Australian National Botanic Gardens
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The botanic gardens are the largest living collection of native Australian plants. The garen was set up to study and promote Australia's plants. The garden keeps a wide variety of resources for researchers and grows native plants threatened in the wild.
History of the Gardens [change]
The Advisory Council of Federal Capital Territory recommended the setting up of a National Botanic Garden in 1933. A large site for the gardens was set aside on Black Mountain. In September 1949, the first trees were planted by Prime Minister Ben Chifley and Director of Kew Gardens, Sir Edward Salisbury. The Gardens were officially opened in October 1970 by Prime Minister John Gorton.
The Gardens has over 90 ha (222 acres) on Black Mountain. About 40 ha (99 acres) have been used for the Botanic Gardens. Plans for the development of the remaining land are on hold until money is available.
The collection [change]
The gardens is organised in sections; plants are grouped by shared taxonomy or are presented in groupings that exist in nature. More than 5,500 species are cultivated. Displays include:
- Rainforest Gully, featuring plants for the rainforests of Eastern Australia.
- Rock Garden, a display of plants which occur in habitats from the desert to alpine areas.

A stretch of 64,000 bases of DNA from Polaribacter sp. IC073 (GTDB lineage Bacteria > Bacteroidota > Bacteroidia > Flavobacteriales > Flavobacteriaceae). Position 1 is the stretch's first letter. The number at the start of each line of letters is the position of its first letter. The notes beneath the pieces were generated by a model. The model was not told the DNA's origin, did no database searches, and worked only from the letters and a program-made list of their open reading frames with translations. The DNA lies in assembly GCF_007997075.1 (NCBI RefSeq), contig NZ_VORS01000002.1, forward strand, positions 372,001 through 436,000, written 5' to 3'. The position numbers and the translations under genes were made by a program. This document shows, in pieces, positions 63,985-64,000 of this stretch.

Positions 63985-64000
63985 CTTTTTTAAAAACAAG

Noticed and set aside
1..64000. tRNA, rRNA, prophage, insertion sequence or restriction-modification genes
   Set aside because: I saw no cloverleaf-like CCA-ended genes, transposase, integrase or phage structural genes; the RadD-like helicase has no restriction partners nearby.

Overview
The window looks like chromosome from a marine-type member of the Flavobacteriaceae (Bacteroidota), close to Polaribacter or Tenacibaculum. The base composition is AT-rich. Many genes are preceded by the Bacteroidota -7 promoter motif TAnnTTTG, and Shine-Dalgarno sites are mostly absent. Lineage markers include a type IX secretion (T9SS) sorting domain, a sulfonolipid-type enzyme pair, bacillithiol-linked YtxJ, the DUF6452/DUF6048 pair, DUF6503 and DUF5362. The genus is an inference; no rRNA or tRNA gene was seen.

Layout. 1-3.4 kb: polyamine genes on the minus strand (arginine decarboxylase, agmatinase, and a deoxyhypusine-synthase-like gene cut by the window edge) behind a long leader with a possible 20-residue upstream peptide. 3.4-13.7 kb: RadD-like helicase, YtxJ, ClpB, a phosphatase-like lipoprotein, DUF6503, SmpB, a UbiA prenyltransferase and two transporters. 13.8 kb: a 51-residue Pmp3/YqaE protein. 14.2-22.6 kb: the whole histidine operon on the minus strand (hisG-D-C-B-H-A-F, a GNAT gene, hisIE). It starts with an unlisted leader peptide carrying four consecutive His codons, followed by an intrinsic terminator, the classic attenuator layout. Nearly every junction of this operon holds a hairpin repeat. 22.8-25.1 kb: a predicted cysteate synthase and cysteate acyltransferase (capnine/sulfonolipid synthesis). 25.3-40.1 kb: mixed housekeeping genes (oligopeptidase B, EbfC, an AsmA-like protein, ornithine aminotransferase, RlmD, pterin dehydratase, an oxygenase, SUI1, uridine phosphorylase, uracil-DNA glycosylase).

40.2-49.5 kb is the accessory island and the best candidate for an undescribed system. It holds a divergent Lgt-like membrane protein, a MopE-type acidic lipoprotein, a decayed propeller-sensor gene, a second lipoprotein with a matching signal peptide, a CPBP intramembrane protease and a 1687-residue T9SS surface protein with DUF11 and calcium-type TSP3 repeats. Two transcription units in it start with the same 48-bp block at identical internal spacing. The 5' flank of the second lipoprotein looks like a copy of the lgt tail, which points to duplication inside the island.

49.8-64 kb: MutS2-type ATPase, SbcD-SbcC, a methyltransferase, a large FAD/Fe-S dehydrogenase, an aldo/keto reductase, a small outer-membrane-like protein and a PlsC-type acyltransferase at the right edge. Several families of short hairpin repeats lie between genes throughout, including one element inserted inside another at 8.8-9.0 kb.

- Sydney Region Flora, a display of plants found in the sandstone formations of the Sydney basin.
- Mallee Plants, the mallees is the name given to multi-stemmed eucalypts and the shrubs and grasses associated with them.
- Banksias, waratahs and grevilleas (family Proteaceae)
- Callistemon, Leptospermum and Melaleuca (family Myrtaceae)
- The Eucalypt Lawn, features about 20% of Australian eucalypt species.
- Wattles (Genus Acacia)
Research at the Gardens [change]
The Australian National Herbarium is at the National Botanic Gardens. The Herbarium houses the largest collection of pressed, dried plant specimens in Australia. The Herbarium is operated jointly with the CSIRO as part of a joint research facility, the Centre for Plant Biodiversity Research. It is not open to the public. The Australian National Herbarium is participating in the creation of Australia's Virtual Herbarium (AVH), a web based record of botanical information. This includes six million specimen records displaying geographic distribution, images, descriptive text and identification tools.
The Gardens manages several large plant databases, including What's its Name? This is a simple point of access to the more complex 'Australian Plant Name Index' APNI listing all the scientific names ever used for Australia's plants. A large collection of photographs is also available.
The Gardens' library has important collections of botanical books, journals, CD-ROMs and maps. The library is open to students and the public by appointment.
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